Over the past few weeks, some silly ideas have circulated on the impact of the financial crisis on Latin America. The most dangerous was that Latin America would be largely impervious to a debacle that was, as Brazilian President Luiz Inácio Lula da Silva imprudently phrased it, "Bush's crisis." Leaders ranging from Mexico's Felipe Calderón on the center-right to Fidel Castro and Hugo Chávez on the extreme left all claimed, for different reasons, that orthodox macroeconomic policies, recent growth, solid banking systems, the high price of commodities (oil, soybeans, copper, iron, coal) and tighter market regulation and supervision would help spare the Latin economies from the woes of their partners across the Rio Grande, the Atlantic and the Pacific. Or, in their more excessive moments, Castro, Chávez and a few others (on occasion, Argentina's Cristina Fernández de Kirchner) gloated over the demise (finally) of the capitalist system, from which socialist countries like theirs would emerge in better shape than others.
Well, the Brazilian real has dropped 30 percent from its August high and the São Paulo stock exchange has fallen 45 percent since the end of June. The Mexican peso has fallen 30 percent against the dollar since mid-September, and the local stock exchange has collapsed. Commodity prices, which through direct ownership (Mexico, Venezuela, Ecuador, Colombia, Chile) or taxation (Argentina, Bolivia) provide huge shares of government revenues, have dropped sharply. Growth forecasts for the last quarter of 2008, and mainly for next year, have been cut dramatically. So much for the idea of Latin immunity from contagion.
It was always naive, even deceitful, for these experts and rulers to maintain that the region would be cushioned from the effects of the crisis. While many Latin banks do not depend as much on foreign credit and thus are less vulnerable to the credit crunch than richer nations, suppliers' credits are key for exports, foreign loans are crucial for infrastructure projects and foreign investment remains important for many economies (Mexico, Brazil, Colombia, Peru). Since much of the impressive recent growth has been commodity driven, the fall in prices can be devastating for countries like Peru, Venezuela, Ecuador and Argentina.
Even Brazil, which has the region's most diversified and sophisticated export base, is also an enormous producer of food exports and minerals and is being shaken by falling-hard currency earnings. The country that is perhaps the least sensitive to commodity prices—Mexico, because of the large volume of its manufacturing sales abroad—is the most sensitive to the swings and lurches of the U.S. economy, since 90 percent of its exports and tourism, and 100 percent of its remittances, are American-based.
Another unnoticed vulnerability is that, as Latin economies globalized over the past two decades, the number of local companies listed in New York rose rapidly. Thirty-eight Brazilian companies are quoted on Wall Street; 20 Mexican ones are; 15 Chilean; and a growing number of Peruvian, Colombian and Argentine corporations are too. They all represent large proportions of the market capitalization in their own home exchanges (Telmex alone accounts for nearly 50 percent of the Mexican Bolsa's trading), and they all track the Dow with great fidelity.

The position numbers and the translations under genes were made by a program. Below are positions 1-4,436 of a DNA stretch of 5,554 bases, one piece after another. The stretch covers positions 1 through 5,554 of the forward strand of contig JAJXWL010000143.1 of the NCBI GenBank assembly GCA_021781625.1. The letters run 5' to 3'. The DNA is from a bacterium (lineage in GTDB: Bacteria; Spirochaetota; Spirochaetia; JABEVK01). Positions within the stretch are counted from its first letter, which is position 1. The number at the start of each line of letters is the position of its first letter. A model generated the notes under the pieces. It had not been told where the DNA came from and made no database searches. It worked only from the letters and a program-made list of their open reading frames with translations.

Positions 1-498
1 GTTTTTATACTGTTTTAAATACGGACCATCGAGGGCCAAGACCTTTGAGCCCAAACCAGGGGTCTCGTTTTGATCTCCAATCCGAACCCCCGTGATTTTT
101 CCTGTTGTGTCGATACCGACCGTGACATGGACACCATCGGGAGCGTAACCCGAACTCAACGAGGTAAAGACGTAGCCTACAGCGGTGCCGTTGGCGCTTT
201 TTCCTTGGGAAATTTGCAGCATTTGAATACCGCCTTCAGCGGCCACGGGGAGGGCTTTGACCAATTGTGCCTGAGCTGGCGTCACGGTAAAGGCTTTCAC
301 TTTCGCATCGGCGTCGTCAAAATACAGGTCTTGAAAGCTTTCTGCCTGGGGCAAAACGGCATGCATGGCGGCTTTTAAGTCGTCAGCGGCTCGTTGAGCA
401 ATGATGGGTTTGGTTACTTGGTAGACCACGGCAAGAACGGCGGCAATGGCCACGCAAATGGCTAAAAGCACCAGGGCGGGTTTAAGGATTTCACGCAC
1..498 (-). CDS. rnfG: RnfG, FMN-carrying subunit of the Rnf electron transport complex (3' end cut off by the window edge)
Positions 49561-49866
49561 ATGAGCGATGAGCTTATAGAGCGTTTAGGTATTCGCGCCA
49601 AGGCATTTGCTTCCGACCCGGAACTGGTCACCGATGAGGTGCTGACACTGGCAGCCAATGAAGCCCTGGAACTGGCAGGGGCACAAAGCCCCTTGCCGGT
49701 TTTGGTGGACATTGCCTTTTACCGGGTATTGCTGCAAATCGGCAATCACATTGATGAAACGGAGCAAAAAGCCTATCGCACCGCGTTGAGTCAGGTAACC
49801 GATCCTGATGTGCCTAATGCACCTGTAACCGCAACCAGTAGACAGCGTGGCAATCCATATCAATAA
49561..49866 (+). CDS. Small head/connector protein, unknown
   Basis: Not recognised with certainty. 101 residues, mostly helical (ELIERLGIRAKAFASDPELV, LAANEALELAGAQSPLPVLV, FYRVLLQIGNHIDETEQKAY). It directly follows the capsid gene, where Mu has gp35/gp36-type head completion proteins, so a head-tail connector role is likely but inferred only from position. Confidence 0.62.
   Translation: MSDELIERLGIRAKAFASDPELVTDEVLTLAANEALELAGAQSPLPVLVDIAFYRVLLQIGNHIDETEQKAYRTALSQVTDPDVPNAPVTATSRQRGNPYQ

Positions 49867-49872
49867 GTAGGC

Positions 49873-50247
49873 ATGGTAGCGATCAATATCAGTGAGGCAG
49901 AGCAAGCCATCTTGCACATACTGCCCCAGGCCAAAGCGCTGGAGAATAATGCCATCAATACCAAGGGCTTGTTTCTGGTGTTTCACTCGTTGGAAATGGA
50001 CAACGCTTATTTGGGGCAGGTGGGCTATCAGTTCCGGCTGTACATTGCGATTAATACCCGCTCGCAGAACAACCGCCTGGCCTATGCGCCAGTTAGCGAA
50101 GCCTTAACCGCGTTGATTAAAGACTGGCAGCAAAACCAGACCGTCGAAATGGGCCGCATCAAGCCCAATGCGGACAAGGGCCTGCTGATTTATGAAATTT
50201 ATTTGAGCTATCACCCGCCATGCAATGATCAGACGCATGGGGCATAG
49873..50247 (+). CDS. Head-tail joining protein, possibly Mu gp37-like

If the Dow plunges, their value follows in New York, the fall spreads to São Paulo, and so on, and local investors flee the local exchanges and buy what the rich in Latin America have always bought: dollars. The currency plummets, central banks raise interest rates to retain money at home, and a domestic debt bubble bursts: mortgages, automobile loans and credit-card balances become unsustainable. All of this is beginning to happen, and will probably get worse before it improves.
This is a stark reminder of how contagion works. One of the other silly ideas about the fallout was that in the past, crises began in Latin America and spread north, making this year a very new scenario. Not so. It was Paul Volcker's 1980 decision to raise interest rates that led, two years on, to the Latin debt crisis, which never really affected the creditor countries. The 1987 stock-market collapse began on Wall Street, spread to Mexico and throughout Latin America, but never returned; finally, the Mexican collapse of 1994–95, as well as the Brazilian devaluation of 1997, occurred during one of the longest economic booms in modern U.S. history. All crises that begin in the rich countries spread south; those that originate in the south rarely travel north.
Some countries will emerge from the current crisis better than others. Mexico, Chile, Brazil and Uruguay should manage just fine, with only bruises and scrapes; others will weather the storm, though suffering greater harm (Colombia, Peru). But others will incur severe damage: Venezuela, Bolivia, Ecuador, Central America and the Caribbean. With too much delay, all of their leaders have finally acknowledged what everybody knew: no crisis with this impact in the United States and Europe could avoid ravaging Latin America as well. Now all these leaders have to do is decide how to protect their societies, and how to pick up the pieces when the time comes.